The modern Khmer people came from a fusion of Mon-Khmer ethnic groups living around the Mekong delta during the first six centuries of the Common Era. While archaeologist have found evidence that Cambodia has hosted civilizations since the 4th Century BCE, the first Mon-Khmer civilization on record was known as Funan. Descriptions of the empire are found in Chinese historical records and so “Funan” is a Chinese transliteration of an ancient Khmer word for “Phnom” meaning “hill.”
Funan was located in the south of present day Cambodia and lasted from the first to the sixth centuries CE. Fan Shih-Man was known as the “Great King of Funan,” who “had large ships built, and sailing all over the immense sea he attacked more than ten kingdoms…he [vastly] extended his territory.” Clearly, Funan was a powerful maritime empire.
In the mid-sixth century Funan was subjugated and eventually absorbed by its upstart of a neighbour to the north, Chenla Kingdom – another Khmer power. Chenla didn’t last too long and, within a century, broke into two: Land Chenla and Water Chenla. Land Chenla was stable but Water Chenla was beset by dynastic rivalries. Eventually the whole thing disintegrated into warring states until the region was united in the 8th Century CE under King Jayavarman II and the famous Angkorian period began.
At the beginning of the 9th Century, the Angkorian Kings set up their capital near modern day Siem Reap and for six hundred years they built one temple after another, each grander than the last. Two hundred such temples survive spread over a 400 square kilometers. Jayavarman II (802-850) set the whole thing off when he built a sumptuous residence on the holy Kulen Mountain in the 8th Century. His nephew, King Indravarman I built a vast irrigation system that is still impressive by modern standards in its efficiency. Indeed, the Angkorian Empire drank from this intricate water system for hundreds of years. King Yasovarman (889- 900) founded a new capital that was to be the heart of Angkor and built the famous Eastern Baray, a 7x2km artificial lake.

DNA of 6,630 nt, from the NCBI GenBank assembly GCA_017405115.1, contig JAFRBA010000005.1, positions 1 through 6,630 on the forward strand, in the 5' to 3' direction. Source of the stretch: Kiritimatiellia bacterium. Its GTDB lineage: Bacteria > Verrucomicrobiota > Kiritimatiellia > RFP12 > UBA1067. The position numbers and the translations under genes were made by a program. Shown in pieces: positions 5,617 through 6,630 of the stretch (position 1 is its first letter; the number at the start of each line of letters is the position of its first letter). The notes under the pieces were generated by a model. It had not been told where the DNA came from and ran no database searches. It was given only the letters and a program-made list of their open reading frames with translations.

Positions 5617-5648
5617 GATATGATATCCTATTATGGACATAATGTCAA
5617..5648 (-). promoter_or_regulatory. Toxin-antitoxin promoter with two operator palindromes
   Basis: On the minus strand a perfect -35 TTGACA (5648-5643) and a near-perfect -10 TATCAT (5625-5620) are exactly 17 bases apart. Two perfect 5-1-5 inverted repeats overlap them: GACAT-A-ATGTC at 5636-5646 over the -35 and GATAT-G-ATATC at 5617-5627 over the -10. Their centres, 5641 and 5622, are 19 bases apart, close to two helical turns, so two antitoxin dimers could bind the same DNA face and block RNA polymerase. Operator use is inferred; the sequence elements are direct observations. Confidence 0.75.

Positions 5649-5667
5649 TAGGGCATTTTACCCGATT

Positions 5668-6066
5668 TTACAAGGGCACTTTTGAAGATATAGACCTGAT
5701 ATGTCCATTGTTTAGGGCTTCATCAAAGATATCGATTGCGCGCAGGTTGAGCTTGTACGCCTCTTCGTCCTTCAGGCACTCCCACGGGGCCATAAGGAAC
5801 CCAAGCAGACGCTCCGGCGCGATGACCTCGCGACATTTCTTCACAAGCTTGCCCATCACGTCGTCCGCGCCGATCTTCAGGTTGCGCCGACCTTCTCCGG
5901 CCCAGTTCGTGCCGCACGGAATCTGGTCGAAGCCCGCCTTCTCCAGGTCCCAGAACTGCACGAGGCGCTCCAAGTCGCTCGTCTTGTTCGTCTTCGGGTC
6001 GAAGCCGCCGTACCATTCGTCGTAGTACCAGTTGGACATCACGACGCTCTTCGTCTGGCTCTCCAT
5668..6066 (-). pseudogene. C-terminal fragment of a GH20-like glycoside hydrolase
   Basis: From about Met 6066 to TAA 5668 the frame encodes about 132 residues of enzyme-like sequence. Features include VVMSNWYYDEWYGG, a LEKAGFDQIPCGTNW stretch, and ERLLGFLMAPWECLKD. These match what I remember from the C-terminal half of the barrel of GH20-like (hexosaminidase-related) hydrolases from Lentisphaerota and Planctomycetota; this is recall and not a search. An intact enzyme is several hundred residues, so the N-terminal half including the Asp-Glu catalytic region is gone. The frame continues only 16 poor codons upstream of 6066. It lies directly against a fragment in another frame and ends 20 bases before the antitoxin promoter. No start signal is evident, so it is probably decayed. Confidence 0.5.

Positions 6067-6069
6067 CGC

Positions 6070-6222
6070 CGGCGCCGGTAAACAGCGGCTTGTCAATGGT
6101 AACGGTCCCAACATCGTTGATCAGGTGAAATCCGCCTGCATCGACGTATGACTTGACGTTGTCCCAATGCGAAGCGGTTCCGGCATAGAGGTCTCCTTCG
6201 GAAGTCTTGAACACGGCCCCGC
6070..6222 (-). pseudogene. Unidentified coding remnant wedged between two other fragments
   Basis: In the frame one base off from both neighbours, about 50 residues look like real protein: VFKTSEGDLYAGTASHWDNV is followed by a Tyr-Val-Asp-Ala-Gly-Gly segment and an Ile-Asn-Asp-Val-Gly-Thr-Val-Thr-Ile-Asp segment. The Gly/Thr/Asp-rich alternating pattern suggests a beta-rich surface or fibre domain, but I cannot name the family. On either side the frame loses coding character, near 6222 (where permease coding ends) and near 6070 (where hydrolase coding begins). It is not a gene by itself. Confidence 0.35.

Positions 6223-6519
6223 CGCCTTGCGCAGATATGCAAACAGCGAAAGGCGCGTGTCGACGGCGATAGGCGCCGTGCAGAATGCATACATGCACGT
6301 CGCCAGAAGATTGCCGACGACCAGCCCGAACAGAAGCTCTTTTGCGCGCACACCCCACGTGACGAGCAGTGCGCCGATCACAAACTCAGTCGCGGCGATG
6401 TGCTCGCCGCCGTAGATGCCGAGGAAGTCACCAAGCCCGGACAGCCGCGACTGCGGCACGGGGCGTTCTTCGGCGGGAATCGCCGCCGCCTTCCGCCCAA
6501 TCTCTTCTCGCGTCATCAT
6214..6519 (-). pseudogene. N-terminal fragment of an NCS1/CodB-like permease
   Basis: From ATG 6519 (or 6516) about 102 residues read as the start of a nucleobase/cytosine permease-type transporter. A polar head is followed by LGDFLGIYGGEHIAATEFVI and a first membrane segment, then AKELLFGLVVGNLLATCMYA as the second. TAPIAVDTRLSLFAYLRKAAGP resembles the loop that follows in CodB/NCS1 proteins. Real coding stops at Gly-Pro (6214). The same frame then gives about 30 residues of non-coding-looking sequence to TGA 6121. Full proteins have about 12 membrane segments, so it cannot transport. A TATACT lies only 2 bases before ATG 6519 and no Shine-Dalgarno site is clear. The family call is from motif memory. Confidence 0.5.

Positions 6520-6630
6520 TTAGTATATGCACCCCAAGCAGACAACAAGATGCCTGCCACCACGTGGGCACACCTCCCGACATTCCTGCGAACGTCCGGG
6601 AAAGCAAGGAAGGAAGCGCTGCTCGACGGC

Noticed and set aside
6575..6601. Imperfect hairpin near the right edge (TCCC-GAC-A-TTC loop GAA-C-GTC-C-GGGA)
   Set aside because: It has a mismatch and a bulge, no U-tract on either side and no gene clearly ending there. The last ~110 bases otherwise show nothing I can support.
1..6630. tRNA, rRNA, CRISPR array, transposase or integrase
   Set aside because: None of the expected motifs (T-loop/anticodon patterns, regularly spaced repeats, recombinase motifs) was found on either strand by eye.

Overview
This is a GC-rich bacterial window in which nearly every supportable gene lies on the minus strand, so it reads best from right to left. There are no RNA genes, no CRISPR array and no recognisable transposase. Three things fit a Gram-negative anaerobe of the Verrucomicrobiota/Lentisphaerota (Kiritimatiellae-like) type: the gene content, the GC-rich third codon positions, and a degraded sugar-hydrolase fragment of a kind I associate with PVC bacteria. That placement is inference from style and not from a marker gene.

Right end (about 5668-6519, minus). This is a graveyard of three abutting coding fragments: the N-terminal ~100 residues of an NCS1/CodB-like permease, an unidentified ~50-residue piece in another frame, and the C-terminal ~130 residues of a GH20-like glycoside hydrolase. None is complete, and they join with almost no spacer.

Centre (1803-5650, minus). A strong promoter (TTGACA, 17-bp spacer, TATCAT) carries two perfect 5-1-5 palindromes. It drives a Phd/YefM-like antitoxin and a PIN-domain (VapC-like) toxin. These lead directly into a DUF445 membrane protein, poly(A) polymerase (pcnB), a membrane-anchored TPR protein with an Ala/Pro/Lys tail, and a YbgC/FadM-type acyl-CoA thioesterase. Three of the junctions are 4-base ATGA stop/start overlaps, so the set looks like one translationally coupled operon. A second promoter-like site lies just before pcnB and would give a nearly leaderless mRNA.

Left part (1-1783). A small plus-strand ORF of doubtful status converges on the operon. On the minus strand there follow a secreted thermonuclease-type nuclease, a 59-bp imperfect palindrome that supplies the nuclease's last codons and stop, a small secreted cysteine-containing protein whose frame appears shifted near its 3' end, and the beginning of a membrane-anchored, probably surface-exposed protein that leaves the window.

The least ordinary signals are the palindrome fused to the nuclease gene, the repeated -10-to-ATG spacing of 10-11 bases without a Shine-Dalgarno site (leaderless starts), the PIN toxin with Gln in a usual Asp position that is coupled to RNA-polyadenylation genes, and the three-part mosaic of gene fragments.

Frantic temple building continued with the notable Banteay Srei – the woman’s temple being erected in 967 by Brahman Yajnavaraha, a high priest of royal blood. In the eleventh century, King Suryavarman (1002-1050) seized Angkor and founded a glorious dynasty. During his reign, the Gopura of the Royal Palace of Angkor Thom was completed with the pyramid of Phimeanakas at its centre. Suryavarman II (1113-1150) brought the Angkor (which means “Holy City”) empire to new heights, extending it from the coast of the China Sea all the way to the Indian Ocean. Angkor city, by then, was like a modern megacity supporting 0.1% of the entire human population.
The end of Angkor came around 1431 when the city was sacked by the Siamese Ayutthaya Kingdom with whom the Angkorians has been fighting a long and draining war. The wars took up more and more resources until the irrigation systems could not be maintained. The King was forced to retreat and form a new capital in the vicinity of modern Phnom Penh and Angkor was abandoned by the 15th Century.
Growing Siamese and Vietnamese empires formed a pincer either side of Cambodia and over the following centuries Cambodia lost more and more land until eventually, King Norodom (1860-1904) requested a French protectorate over his kingdom. Cambodia became a protectorate of France in 1863 and became part of French Indochina in 1887. During this time the capital, Phnom Penh was known as the “jewel of Asia” and its modern system of grid-patterned roads and boulevards were put in place.
Cambodia broke from French rule in 1948 and gained full independence in 1953. The 1960s saw an artistic explosion under the stewardship of King Norodom Sihanouk, a keen cinematographer, who produced 50 films in his lifetime. There were many hip bands and movie stars during this time. After this came Pol Pot’s genocidal regime about which much has already been written.
The modern Kingdom of Cambodia has been in place since 1993 and has been under the leadership of Prime Minister Hun Sen since 1985 making him one of the longest serving premiers in the world. It is a dynamic country, developing fast with an economic growth rate of 7-8% per year.